A federal District Court judge in Vermont has struck down legislation that denied Entergy Corporation to right to renew its operating license for the Vermont Yankee nuclear power plant unless it received specific legislative approval that license renewal was in the public interest. The Vermont legislature declined to grant this approval in 2010, leading many to anticipate closure of the plant this year. The Nuclear Regulatory Commission nonetheless renewed the Vermont Yankee permit.

Now the Vermont District Court has struck down Vermont’s refusal to allow relicensing, finding that the legislation is preempted by the Atomic Energy Act. The Supreme Court held in 1983 that the Atomic Energy Act preempted safety regulation of nuclear power by States, leaving only economic regulation permissible to the states.

The Vermont court found that, even though the Vermont legislation made no reference to safety and security aspects of nuclear power regulation on its face, extensive references to safety and environmental contamination issues by individual state senators and witnesses indicated that the intent the legislation impermissible sought to regulate the safety aspects of Vermont Yankee’s operation.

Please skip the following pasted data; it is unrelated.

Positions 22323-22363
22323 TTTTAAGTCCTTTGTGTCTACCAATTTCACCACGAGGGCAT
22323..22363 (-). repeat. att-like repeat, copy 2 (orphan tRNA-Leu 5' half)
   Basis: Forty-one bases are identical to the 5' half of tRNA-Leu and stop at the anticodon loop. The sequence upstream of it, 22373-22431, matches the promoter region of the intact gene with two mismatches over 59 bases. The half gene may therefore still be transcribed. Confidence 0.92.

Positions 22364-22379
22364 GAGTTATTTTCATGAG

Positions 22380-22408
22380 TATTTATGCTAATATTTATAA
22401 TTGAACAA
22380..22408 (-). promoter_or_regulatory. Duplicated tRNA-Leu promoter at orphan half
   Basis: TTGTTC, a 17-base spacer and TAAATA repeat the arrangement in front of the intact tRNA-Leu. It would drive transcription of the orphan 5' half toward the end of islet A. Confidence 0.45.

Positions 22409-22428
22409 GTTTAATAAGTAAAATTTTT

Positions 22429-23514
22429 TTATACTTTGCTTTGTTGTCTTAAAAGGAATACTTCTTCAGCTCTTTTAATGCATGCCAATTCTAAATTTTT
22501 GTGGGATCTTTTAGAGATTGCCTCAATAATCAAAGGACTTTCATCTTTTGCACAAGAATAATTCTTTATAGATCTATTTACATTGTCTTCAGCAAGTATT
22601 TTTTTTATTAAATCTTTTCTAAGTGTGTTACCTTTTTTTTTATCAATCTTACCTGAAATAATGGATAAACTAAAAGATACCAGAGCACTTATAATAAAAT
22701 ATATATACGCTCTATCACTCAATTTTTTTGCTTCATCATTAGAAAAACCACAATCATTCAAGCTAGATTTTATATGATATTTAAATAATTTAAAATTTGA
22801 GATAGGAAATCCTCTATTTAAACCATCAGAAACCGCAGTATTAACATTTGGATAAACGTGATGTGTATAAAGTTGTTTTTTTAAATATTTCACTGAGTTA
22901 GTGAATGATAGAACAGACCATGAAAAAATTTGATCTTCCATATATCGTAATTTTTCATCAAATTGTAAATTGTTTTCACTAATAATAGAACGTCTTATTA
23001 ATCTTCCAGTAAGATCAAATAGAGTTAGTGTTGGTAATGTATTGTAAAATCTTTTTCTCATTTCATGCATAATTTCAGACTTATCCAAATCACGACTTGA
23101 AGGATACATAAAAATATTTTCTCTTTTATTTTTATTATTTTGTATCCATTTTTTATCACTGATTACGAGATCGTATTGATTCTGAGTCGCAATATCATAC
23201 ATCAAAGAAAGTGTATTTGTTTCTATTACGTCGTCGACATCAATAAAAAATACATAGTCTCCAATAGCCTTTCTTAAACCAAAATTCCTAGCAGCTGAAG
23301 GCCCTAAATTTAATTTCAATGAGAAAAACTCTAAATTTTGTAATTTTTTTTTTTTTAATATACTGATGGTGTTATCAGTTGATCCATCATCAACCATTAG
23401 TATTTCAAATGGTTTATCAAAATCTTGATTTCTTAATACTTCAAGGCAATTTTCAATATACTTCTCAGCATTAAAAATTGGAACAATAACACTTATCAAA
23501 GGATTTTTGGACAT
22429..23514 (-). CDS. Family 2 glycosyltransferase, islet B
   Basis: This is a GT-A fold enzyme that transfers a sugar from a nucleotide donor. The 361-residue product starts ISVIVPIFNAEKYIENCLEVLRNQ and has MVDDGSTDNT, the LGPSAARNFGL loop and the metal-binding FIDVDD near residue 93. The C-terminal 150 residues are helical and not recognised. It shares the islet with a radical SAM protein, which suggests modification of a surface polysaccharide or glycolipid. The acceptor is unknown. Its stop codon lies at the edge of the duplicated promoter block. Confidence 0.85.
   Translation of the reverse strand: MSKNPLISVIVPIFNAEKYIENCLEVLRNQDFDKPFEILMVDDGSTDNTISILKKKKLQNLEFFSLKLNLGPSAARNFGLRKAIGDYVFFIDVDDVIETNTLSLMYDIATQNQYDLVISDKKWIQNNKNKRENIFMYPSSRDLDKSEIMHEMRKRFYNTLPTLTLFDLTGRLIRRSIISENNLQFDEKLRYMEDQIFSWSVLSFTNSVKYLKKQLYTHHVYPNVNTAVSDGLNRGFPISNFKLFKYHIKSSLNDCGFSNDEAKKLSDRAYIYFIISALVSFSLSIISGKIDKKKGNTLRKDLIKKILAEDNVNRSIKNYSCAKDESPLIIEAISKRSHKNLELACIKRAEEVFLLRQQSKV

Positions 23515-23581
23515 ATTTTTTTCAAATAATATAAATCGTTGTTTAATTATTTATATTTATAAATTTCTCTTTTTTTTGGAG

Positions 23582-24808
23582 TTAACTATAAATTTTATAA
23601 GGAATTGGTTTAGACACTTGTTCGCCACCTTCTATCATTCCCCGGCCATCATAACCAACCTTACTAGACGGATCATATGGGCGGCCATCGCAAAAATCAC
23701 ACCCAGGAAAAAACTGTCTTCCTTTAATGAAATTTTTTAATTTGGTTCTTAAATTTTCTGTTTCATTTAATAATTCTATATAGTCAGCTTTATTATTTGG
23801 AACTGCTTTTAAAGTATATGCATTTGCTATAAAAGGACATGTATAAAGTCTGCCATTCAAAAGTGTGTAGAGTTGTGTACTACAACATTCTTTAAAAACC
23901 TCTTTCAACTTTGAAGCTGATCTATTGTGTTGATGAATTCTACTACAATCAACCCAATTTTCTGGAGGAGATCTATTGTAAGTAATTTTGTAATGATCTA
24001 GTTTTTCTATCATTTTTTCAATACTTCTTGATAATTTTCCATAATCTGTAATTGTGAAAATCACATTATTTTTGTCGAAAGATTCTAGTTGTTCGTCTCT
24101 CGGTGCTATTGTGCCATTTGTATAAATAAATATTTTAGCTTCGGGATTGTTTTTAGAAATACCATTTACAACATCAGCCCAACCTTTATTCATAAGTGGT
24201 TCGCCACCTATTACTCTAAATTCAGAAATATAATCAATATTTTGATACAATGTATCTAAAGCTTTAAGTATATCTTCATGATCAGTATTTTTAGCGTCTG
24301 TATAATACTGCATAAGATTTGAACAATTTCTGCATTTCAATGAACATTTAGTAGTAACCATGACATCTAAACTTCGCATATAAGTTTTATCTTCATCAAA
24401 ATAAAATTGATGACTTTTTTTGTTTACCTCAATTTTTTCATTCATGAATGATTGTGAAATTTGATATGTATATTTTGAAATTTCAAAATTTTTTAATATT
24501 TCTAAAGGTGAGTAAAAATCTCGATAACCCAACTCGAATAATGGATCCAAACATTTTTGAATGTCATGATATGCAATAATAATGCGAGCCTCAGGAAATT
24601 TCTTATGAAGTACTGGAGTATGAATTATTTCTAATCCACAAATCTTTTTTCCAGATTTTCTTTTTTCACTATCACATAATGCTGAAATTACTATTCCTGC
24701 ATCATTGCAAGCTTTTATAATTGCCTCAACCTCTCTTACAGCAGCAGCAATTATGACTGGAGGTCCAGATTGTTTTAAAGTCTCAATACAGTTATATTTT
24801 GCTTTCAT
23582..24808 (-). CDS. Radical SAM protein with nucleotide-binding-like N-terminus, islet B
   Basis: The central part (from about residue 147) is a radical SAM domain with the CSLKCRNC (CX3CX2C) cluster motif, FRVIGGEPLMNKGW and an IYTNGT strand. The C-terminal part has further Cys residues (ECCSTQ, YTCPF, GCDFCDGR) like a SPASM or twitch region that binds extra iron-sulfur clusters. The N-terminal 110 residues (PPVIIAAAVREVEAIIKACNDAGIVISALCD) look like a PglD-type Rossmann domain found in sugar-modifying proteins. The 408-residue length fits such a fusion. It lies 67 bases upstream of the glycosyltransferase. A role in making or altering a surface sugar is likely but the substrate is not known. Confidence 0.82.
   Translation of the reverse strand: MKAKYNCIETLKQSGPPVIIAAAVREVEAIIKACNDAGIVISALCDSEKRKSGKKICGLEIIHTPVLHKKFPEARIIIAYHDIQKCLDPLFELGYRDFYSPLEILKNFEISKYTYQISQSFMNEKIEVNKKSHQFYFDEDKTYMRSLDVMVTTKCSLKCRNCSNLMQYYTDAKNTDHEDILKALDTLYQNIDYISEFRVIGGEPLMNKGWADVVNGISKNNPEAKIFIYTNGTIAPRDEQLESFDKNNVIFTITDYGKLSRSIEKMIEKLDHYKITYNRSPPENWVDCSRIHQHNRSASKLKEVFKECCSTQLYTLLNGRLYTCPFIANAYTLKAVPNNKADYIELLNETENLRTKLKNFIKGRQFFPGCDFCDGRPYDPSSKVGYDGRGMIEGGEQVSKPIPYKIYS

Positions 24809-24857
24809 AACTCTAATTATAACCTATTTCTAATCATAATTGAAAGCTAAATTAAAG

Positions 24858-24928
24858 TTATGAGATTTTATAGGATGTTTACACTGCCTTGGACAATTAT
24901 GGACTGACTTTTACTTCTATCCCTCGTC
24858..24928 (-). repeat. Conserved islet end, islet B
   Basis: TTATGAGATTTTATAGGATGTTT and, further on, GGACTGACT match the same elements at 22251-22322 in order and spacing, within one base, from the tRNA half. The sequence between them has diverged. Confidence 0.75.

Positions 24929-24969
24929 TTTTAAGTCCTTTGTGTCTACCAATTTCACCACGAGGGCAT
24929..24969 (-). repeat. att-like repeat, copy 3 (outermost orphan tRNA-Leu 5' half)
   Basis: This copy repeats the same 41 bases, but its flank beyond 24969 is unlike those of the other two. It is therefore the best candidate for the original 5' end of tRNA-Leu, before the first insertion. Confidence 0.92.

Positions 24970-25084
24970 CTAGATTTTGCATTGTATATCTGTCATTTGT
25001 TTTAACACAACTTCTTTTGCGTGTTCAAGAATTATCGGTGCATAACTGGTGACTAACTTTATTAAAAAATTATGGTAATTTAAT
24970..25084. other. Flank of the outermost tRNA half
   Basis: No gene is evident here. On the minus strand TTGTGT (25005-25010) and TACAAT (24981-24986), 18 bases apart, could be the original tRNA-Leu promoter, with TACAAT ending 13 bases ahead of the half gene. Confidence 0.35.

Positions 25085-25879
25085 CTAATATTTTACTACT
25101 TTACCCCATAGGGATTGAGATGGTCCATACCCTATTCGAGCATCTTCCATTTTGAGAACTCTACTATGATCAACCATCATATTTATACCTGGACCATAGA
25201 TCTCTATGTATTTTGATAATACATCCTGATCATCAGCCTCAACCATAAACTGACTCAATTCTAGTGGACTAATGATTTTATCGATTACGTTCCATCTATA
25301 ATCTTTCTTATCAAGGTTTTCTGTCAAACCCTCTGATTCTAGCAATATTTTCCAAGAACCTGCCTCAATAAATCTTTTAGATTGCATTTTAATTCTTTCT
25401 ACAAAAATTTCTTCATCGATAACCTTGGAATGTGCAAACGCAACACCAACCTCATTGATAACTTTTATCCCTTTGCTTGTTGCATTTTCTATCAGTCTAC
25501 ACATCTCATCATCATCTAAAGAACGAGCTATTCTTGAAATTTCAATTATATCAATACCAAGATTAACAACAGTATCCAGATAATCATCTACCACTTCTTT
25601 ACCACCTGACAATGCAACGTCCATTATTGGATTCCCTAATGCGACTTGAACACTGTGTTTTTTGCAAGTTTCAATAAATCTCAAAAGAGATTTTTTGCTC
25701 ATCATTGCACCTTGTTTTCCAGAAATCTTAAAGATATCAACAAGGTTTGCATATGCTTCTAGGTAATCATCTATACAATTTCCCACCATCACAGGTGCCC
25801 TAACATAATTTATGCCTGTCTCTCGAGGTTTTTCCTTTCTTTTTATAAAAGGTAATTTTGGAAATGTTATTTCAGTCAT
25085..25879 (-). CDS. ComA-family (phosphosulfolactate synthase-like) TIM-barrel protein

Several conservative members of the Supreme Court have specifically repudiated reliance on legislative record statments when searhing for impermissible intent in the context of constitutional civil rights — Justice Scalia’s concurring opinion in the Church of Lukumi Babalu Aye v City of Hialeah case, for example. It would be interesting to see how the Court addresses the Vermont legislative history in this case — though there is no guaranty the case will make it there. An appeal to the Second Circuit is all but certain, though.